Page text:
Prarie Weather: You think the Republican party is a disaster? Wait till you meet the drought.: "Those of us who live in the central plains are well aware of the damage. Cracking soil, dead trees, sagging fence posts, cattle going to market years early, feed prices rising -- we thought we'd left all that behind us when some rain fell earlier in the year. Now it's been months since we've had more than a drifting drizzle. Here the low water in the river is mostly a symptom. Up along the Mississippi it's a full-blown disaster."
Dean Baker: Fareed Zakaria is Unhappy That "The American Left" Chooses Arithmetic Over Peter Peterson: "Zakaria tells readers: 'The American left has trained its sights on a new enemy: Pete Peterson. The banker and private-equity billionaire is, at first glance, an obvious target…. The facts are hard to dispute. In 1900, 1 in 25 Americans was over the age of 65. In 2030, just 18 years from now, 1 in 5 Americans will be over 65. We will be a nation that looks like Florida. Because we have a large array of programs that provide guaranteed benefits to the elderly, this has huge budgetary implications.'… Yes, the facts are hard to dispute. That is why those of us on 'the American Left' try to use them wherever possible. As Zakaria points out, apparently without noticing, we have already seen most of this aging disaster story. As he says, in 1960 there were about five working Americans for every retiree. Currently the number is less than three. It is projected to fall to around 2 workers per retiree by 2030…. Apparently Zakaria missed it, but this sharp decline in the ratio of workers to retirees did not prevent us on average from enjoying a substantial rise in living standards over this period. Of course the gains were not evenly distributed because of policies that redistributed income to people like Peter Peterson and his friends in the Campaign to Fix the debt (e.g. trade policy, anti-union policies, deregulation of the financial sector -- the fuller story is available here). However per capita after-tax income is more than twice as high today as it was in 1960, in spite of the scourge of a growing elderly population."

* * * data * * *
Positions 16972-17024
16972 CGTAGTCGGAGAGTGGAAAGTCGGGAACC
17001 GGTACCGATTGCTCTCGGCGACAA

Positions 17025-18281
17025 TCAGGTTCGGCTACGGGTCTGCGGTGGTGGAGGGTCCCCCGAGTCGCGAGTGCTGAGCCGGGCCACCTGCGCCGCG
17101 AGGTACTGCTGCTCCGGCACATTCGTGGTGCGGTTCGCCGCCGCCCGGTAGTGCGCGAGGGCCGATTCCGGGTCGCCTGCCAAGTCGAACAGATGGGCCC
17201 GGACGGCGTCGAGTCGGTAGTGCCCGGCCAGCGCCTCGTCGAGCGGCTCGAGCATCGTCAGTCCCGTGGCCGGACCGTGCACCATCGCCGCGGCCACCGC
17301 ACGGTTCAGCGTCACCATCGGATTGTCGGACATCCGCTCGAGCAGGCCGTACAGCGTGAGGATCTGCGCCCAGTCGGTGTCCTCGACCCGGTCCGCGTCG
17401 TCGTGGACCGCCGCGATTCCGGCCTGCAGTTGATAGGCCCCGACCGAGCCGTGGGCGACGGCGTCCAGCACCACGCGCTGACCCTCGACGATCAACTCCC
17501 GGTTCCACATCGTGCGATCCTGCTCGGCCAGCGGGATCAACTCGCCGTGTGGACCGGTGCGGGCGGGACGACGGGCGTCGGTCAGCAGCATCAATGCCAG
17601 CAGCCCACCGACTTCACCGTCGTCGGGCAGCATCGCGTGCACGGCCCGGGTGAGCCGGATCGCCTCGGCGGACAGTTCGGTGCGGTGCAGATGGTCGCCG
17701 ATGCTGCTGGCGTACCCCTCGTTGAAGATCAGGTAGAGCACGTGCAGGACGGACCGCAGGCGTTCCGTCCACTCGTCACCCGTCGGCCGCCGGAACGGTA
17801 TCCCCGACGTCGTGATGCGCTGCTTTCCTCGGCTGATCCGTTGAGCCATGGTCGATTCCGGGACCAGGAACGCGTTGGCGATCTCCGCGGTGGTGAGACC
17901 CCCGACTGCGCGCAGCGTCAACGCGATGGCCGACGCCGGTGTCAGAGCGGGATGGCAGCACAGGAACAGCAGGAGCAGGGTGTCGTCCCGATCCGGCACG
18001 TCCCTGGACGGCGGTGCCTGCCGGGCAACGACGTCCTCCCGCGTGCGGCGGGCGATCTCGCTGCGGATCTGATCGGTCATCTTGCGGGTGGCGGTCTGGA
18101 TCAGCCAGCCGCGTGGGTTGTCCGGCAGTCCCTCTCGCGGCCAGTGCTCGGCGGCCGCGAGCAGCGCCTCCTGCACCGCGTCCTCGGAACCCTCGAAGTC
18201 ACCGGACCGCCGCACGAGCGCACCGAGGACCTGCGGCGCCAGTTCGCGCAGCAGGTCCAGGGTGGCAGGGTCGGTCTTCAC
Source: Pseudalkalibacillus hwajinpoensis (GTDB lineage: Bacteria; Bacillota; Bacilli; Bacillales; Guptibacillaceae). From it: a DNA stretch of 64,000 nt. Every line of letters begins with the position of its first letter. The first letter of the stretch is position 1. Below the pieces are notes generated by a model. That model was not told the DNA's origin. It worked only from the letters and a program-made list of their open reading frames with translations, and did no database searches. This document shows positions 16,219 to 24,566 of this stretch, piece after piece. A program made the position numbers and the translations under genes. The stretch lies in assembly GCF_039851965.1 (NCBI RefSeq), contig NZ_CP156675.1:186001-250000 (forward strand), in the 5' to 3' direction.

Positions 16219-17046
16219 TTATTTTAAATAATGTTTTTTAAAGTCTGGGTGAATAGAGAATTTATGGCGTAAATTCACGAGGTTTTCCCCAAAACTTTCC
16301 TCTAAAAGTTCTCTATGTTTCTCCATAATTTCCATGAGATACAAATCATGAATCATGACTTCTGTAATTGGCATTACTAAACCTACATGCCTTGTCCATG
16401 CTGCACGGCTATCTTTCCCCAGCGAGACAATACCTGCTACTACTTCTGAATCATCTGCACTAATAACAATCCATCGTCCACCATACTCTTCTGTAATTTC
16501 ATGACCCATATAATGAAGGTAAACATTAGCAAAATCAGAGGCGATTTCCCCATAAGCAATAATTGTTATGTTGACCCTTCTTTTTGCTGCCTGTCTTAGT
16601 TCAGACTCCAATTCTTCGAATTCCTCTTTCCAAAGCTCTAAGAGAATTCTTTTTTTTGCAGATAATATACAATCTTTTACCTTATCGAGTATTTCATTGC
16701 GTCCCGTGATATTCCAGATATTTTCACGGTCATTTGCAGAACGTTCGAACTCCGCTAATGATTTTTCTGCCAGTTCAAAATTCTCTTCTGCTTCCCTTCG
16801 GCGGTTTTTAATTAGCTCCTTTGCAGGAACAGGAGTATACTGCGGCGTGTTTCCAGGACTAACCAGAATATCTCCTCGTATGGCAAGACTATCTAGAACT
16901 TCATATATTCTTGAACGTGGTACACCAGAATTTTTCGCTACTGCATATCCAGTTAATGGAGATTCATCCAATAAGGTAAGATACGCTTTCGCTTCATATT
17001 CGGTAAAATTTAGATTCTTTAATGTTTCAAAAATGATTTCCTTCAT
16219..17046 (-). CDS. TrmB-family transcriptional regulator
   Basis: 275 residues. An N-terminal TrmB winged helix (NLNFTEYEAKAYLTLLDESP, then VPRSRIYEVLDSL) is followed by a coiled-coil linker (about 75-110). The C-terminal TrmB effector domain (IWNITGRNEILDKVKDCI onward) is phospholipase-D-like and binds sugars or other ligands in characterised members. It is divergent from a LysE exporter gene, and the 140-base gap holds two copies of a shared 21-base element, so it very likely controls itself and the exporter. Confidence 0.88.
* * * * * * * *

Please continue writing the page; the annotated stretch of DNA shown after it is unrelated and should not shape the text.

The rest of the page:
ProGrowthLiberal: EconoSpeak: Paul Krugman Puzzles Greg Mankiw: "[Mankiw] is emphasizing the fact that the debt/GDP ratio is higher than it was 9 years ago and the deficit is also quite high. But let me protest by arguing that the long-run fiscal situation depends more on what markets expect future fiscal policy will be. Paul [Krugman in 2003] was likely worried that the Grover Norquist pledge imposed on most Republicans never to raise taxes combined with their willingness to load up defense spending (after all Paul wrote on the eve of the Iraq invasion) would tell financial markets that our fiscal folly was doomed to continue forever. Note, however, that the Obama Administration is much more willing to both raise taxes and cut spending than the Administration that Greg served in."
Bill McBride: Calculated Risk: Fiscal Agreement Update: "A few obvious points on the "fiscal cliff": 1) It is about the deficit shrinking too quickly next year, 2) there is no "drop dead" date and an agreement in early January still seems likely (the sites and TV stations with countdown times are embarrassing themselves), and 3) entitlements are not part of the "cliff" (although it was possible some changes might be part of an agreement). Clearly there is going to be more austerity in the US at the Federal level next year. How much is unclear…. That's not a very good deal for the short-term health of the economy…. [The] shift in the Republican party (to no taxes ever) is why I think an early January agreement is likely. In my first post on the fiscal agreement, I wrote: "Given that the top marginal tax rate will increase - and that certain politicians can't vote for any bill with a tax increase - the agreement will probably be voted on in January after the Bush tax cuts expire." That may seem weird, but it is the current state of politics."
Ezra Klein: The GOP’s worst ‘cliff’ myth: Perhaps the oddest of the conservative rationalizations for refusing any kind of budget compromise is the insistence that budget deals are pointless--and maybe even counterproductive--because Democrats rig them such that taxes happen and spending cuts disappear. It’s a trick so dastardly that today’s conservatives think even Ronald Reagan got snookered!… It’s an odd argument because it would seem, on its face, to invalidate everything the GOP wants and has been working toward. If no spending cut agreed to today can be counted on tomorrow, then what’s the point of the Ryan budget, which includes $897 billion in unidentified spending cuts that future congresses would have to decide? Or of the 2011 Budget Control Act, which included more than a trillion dollars of spending cuts, and that Republicans were sufficiently confident in to agree to raise the debt ceiling? It’s also an odd argument because it’s manifestly, provably untrue."
Evan Soltas: Follow-Up: Deficit Cyclicality